TechnikRadar 2021: Digitalisation is changing the doctor-patient relationship
Munich/Hamburg, 15 June 2021
Electronic patient record (ePA), telemedicine, digital connectivity of stakeholders: Germany is adopting the digitalisation of the healthcare system on a large scale. The TechnikRadar 2021, from acatech – National Academy of Science and Engineering, Körber-Stiftung and Center for Interdisciplinary Risk and Innovation Studies at the University of Stuttgart (ZIRIUS), surveys what the stakeholders expect from the digital transformation, how they assess the opportunities and risks, and what conflicts of objectives exist.
German healthcare is facing profound change – on this point doctors and representatives of hospitals, pharmaceutical companies and patient organisations agree. This is a finding of the TechnikRadar 2021 (Technology Radar), which this year analysed the views of stakeholders in healthcare.
The experts expect the digital transformation to fundamentally alter the doctor-patient relationship: doctors are becoming information brokers who not only make diagnoses but also have to process, appraise and set straight other information and data for patients. For patients, on the other hand, digitalisation holds out the prospect of enhancing their sovereignty: with patients increasingly doing their own research on health matters, they are better informed and can increasingly make more informed decisions. However, this new situation is also raising concerns among the interviewees about feeling powerless and about the depersonalisation of the health system.
Driving this change is health data, which will soon be available in greater volumes and quality owing to the introduction of the electronic patient record (ePA) and the digital networking of the health system. Patients are able to manage their health data themselves and decide what they are used for. Doctors, on the other hand, are able to analyse and compare data with the aid of artificial intelligence – the ultimate aim being to make better diagnoses and determine better-fitting therapy options. On that note, however, the experts surveyed emphasise that algorithms and artificial intelligence cannot and must not replace medical professionals; rather, they should be used to support them.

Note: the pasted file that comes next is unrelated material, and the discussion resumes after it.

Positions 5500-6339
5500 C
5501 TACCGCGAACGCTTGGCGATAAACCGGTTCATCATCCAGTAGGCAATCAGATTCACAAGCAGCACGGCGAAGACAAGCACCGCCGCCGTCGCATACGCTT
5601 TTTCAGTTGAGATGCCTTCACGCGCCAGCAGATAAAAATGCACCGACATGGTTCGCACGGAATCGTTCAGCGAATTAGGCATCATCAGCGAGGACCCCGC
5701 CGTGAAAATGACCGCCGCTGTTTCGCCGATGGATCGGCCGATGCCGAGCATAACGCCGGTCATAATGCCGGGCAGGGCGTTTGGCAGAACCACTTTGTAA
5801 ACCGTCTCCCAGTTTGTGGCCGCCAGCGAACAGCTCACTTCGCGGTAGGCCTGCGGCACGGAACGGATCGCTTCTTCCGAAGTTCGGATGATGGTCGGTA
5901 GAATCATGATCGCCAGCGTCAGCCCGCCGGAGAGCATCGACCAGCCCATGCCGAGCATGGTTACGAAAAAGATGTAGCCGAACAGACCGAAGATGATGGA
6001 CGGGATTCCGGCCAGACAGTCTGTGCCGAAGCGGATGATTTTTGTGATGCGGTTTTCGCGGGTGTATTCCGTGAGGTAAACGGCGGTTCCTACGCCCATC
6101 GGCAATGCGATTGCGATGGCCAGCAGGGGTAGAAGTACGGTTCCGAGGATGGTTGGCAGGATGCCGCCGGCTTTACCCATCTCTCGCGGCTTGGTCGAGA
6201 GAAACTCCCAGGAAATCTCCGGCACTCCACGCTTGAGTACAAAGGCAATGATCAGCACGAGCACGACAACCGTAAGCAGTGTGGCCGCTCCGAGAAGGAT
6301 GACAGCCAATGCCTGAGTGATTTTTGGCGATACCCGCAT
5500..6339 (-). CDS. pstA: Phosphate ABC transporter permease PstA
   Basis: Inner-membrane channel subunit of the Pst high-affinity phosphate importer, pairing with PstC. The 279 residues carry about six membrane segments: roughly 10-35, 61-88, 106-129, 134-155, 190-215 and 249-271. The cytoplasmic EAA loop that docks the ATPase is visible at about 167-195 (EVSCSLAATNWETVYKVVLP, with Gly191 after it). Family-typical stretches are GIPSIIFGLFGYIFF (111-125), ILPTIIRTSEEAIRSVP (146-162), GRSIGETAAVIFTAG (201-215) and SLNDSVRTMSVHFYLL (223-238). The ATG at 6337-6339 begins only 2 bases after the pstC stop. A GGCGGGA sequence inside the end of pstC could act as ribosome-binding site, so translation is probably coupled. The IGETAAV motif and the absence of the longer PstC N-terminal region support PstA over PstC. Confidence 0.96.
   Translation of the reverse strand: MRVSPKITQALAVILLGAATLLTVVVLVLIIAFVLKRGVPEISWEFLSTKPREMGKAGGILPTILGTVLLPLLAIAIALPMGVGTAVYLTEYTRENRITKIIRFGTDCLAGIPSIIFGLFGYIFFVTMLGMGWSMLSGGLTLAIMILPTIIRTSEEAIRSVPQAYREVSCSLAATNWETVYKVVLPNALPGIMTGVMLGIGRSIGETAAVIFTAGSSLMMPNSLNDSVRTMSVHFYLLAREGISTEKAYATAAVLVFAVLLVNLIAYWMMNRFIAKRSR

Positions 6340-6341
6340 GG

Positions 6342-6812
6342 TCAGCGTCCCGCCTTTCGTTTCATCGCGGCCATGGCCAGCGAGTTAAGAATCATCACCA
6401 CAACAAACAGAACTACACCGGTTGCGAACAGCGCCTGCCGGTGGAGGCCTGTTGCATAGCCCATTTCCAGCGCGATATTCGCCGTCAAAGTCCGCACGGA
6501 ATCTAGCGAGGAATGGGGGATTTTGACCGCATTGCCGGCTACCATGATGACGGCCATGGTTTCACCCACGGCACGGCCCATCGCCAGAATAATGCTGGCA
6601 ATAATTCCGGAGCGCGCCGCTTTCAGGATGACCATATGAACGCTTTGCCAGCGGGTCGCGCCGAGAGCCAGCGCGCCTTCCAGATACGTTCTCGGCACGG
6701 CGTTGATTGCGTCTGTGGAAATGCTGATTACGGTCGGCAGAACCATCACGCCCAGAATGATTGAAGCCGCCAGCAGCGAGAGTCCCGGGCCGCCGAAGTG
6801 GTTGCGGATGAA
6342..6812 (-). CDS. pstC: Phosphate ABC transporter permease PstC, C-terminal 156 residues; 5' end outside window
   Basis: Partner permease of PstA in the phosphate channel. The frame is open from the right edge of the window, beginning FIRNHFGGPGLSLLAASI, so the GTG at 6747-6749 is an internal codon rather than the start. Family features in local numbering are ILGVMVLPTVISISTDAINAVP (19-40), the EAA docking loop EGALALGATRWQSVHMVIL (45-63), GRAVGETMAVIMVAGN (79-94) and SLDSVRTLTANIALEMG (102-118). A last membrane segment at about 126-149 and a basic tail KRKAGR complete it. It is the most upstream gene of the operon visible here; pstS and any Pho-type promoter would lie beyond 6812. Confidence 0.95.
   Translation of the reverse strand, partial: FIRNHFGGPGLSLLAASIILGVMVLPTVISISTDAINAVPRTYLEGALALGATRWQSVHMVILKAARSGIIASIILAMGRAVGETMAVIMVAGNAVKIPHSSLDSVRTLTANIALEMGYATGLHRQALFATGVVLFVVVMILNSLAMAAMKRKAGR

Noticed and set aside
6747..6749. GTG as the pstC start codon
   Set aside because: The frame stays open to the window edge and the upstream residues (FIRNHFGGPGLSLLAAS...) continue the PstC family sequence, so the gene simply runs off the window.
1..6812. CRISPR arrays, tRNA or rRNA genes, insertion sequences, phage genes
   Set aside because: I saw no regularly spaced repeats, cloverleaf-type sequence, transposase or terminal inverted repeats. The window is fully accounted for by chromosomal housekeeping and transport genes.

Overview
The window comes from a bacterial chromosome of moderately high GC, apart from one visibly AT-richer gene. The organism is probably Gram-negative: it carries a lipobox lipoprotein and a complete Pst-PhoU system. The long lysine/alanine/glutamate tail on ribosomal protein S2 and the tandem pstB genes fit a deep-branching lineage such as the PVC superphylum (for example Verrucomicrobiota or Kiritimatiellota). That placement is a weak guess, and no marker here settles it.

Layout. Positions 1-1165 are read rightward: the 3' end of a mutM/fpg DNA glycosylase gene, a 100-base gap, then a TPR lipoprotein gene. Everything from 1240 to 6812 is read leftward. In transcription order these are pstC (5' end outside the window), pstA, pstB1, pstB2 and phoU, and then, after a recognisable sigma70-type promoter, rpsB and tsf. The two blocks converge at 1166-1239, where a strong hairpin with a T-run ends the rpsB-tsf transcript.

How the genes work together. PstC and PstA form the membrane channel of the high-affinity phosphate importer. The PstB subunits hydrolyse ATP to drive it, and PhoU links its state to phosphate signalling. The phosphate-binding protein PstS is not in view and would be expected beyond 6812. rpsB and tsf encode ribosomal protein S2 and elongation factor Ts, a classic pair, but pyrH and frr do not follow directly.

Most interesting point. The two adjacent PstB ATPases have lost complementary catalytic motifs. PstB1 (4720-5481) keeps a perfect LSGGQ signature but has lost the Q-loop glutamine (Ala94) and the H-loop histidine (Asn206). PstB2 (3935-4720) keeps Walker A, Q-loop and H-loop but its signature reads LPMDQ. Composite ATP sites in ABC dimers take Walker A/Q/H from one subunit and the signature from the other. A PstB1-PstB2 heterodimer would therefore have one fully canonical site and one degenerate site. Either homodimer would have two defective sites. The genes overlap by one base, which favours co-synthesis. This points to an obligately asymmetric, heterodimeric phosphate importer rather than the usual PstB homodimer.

Digital health literacy: a key part of the health system of the future
“The digital transformation of healthcare will not just happen by itself. Both doctors and patients require digital health literacy skills to be able to appraise and use the new data-based knowledge. The more sovereignty we have over digital technologies, the greater the prospect of seeing a benefit in general and of more autonomy,” commented Cordula Kropp, Scientific Project Manager and sociologist from the Center for Interdisciplinary Risk and Innovation Studies at the University of Stuttgart (ZIRIUS).
For example, patients as well as service providers must be informed that algorithms are “trained” on data. If the data are skewed, false results may arise. For example, medical studies are usually conducted on young, white, male subjects, i.e. with no regard for sex, age and ethnicity. If an AI draws conclusions on the basis of such skewed data, the results must be challenged and qualified accordingly.
“Health services, such as the use of algorithms for diagnosis or screening, have immense potential to enable people to live a healthier and safer life. However, at the same time, it is necessary to protect personal data and strictly regulate their commercial use. How we seize opportunities without losing sight of the risks is something we as a society should agree on as early as possible in the innovation process,” said Ortwin Renn, TechnikRadar Co-Project Manager and acatech Executive Board member.
Tatjana König, member of the Executive Board of Körber-Stiftung, pointed out that “Technological change can only be achieved with the involvement of people. They have to know what they are in for, what new possibilities and questions will arise as well as what decisions and skills will be required in the future. The digital transformation of healthcare will therefore only be successful if we keep all citizens fully informed as we go along. This is the very least we can do to avoid creating division in society.”